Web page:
Students will wear special goggles that let them see, up close, how chips are made and how a semiconductor manufacturer operates, Robert Simmons, Micron’s head of social impact and STEM education, told | The Post-Standard. The district will get enough headsets for a classroom, and the students will also have access to a new clean room being built at Onondaga Community College.

Liverpool Schools Superintendent Daniel Henner said the district is excited to pilot Micron’s educational programs.

“We just don’t know how it’s all going to look yet,” he said.

Officials at Micron said they hope to have camps as soon as possible also in North Syracuse and the Syracuse city school districts, and then throughout the region, including in the Rochester and Ithaca areas, Simmons said.

“We plan to offer a full slate of opportunities in the Syracuse area,” Simmons said. “Right now we are meeting with schools and trying to learn about the needs of the community as it relates to STEM education.”

The $10 million investment pales in comparison to the proposed tax breaks Micron is expected to get for investing in Onondaga County.

Micron would also save nearly $284 million under a proposed 49-year property tax deal with Onondaga County in exchange for building a $100 billion computer chip plant in Clay. That includes millions of dollars in savings on school taxes.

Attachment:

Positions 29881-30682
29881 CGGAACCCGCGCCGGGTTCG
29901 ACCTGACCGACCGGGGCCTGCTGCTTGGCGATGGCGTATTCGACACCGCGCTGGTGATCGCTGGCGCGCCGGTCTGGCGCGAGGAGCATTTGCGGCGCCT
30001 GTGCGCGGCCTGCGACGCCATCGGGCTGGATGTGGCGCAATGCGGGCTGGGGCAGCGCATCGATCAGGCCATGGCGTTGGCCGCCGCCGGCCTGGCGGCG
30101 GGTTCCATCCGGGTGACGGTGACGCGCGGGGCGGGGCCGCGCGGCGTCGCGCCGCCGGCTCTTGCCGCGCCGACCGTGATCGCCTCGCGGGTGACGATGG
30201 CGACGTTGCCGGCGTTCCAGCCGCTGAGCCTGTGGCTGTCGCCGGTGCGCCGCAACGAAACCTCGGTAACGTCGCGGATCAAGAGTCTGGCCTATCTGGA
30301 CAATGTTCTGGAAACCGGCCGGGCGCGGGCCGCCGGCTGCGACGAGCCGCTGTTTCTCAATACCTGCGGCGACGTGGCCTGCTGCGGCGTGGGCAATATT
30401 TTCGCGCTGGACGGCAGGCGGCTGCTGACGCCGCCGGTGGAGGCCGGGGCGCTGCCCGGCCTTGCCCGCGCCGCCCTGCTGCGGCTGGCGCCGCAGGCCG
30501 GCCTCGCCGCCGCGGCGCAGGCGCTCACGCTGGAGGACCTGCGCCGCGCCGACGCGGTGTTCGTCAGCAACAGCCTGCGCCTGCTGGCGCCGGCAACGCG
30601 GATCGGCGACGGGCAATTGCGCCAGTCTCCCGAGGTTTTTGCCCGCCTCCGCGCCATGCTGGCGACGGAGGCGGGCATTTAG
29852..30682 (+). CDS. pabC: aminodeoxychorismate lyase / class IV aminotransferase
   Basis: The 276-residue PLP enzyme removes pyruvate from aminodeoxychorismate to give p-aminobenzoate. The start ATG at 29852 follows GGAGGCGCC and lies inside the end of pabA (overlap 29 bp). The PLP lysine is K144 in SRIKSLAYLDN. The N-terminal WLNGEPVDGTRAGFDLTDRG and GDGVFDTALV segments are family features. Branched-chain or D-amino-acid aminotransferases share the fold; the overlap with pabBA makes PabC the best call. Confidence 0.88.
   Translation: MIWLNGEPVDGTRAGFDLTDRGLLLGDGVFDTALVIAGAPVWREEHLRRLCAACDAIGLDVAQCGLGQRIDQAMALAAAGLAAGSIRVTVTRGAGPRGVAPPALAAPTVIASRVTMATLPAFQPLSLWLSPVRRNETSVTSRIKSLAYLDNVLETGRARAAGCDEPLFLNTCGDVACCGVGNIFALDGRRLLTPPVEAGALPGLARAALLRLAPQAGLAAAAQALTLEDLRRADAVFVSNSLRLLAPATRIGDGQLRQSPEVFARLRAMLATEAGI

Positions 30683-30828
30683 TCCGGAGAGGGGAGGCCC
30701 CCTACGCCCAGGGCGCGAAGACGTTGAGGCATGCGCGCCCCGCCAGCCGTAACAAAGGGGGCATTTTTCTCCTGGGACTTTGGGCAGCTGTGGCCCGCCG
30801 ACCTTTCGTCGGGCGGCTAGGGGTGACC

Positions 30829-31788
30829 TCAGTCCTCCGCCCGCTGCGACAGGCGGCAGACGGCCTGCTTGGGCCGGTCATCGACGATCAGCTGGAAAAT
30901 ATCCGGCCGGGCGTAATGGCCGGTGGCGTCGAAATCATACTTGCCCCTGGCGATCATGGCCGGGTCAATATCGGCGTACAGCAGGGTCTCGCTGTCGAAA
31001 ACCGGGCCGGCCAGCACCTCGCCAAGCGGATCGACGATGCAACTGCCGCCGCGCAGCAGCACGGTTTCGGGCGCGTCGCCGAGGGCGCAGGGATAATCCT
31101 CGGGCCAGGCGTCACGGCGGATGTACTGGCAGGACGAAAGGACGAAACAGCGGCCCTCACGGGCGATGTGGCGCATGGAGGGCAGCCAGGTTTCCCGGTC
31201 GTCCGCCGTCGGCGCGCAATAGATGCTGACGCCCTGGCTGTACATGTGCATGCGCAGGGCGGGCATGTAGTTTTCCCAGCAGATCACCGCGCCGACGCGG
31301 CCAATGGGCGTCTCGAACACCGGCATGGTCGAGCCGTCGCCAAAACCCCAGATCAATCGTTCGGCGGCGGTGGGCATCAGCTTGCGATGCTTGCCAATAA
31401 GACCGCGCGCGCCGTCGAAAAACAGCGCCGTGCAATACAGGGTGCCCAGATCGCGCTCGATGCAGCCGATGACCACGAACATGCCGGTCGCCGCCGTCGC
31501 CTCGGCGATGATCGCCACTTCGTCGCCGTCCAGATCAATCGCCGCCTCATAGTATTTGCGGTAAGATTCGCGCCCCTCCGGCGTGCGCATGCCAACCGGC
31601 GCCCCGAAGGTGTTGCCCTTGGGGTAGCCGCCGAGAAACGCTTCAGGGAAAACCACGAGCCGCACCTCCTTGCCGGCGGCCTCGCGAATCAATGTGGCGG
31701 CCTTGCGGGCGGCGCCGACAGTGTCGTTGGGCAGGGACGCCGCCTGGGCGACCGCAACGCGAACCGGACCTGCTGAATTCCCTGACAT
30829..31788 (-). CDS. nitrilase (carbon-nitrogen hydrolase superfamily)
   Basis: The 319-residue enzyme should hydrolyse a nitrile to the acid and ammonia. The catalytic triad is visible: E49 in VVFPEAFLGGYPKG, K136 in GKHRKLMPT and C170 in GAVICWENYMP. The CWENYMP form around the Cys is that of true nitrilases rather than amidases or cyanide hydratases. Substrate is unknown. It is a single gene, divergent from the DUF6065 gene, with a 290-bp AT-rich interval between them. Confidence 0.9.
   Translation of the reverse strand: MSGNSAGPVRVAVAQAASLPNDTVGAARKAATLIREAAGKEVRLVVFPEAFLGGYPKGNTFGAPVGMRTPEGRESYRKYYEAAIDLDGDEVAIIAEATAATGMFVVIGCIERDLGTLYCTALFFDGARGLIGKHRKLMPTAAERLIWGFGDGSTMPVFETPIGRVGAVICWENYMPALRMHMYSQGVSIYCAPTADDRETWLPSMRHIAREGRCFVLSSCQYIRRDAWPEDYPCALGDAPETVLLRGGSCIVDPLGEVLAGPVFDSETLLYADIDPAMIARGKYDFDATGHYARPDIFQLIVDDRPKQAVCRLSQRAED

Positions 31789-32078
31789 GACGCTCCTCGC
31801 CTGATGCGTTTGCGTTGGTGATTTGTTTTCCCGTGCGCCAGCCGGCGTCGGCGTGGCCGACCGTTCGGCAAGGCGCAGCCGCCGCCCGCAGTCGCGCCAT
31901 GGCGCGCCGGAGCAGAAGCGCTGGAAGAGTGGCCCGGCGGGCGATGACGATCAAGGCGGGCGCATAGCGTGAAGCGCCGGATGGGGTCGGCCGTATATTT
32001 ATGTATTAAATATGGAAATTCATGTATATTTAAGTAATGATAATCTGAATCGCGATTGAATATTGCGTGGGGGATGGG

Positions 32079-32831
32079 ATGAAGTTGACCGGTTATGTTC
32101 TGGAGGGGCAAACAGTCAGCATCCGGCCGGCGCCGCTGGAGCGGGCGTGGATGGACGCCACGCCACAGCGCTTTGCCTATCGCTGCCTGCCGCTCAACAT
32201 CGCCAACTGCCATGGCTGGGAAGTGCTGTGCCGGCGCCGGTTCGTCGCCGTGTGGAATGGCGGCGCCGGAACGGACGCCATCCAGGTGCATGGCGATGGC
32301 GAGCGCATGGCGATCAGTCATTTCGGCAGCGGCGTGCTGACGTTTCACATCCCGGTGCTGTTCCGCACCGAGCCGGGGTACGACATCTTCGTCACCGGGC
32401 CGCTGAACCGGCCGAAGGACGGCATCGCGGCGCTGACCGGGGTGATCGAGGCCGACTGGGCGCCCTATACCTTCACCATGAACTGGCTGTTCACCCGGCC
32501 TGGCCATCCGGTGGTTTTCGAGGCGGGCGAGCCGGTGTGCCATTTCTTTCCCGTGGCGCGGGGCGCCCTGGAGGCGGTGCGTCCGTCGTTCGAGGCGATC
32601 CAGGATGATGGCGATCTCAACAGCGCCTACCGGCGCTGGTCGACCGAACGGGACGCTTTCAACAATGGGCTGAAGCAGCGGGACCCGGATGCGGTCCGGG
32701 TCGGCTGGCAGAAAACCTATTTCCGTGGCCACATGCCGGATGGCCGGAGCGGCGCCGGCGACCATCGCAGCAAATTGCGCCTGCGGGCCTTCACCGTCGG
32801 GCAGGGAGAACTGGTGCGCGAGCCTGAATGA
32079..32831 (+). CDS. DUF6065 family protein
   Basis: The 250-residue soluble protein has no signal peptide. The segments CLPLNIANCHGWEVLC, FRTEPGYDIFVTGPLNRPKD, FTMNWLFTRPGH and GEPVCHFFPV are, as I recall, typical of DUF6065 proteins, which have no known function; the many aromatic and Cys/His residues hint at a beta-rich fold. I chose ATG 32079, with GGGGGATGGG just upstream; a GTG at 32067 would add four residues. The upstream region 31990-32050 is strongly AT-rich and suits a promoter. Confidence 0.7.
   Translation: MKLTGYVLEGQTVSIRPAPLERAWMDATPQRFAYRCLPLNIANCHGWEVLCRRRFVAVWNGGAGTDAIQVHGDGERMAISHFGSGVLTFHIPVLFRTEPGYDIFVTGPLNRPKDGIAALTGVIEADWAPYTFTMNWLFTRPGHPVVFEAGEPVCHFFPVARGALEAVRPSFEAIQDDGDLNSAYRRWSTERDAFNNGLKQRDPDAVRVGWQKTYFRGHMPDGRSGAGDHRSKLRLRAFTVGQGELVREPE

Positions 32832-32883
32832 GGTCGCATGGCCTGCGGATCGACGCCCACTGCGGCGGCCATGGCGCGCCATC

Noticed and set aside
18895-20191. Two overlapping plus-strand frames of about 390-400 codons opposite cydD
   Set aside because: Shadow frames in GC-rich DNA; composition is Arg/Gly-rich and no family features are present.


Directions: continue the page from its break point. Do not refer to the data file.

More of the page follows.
That means the maker of computer memory would pay $84.5 million in local property taxes over 49 years on the 1,300-acre site.

Micron has been taking its mission into schools and colleges for years, including at middle schools in and around Boise, Idaho, where Micron is based.

The camps are are typically two to three days. Students get a glimpse of what engineers and scientists do on a daily basis at Micron. They also learn what’s involved in building circuits, launching rockets and programming robots.

Usually the camps accommodate 300 to 400 kids and are for seventh-and eighth-graders. They are also for kids who have interests outside of science, Henner said.

“They don’t necessarily have to fabricate chips,” Henner said. “There are other pathways. Maybe they want to go in robotics or they want to be a musician or a lawyer. This way, they can investigate and Micron is one option.”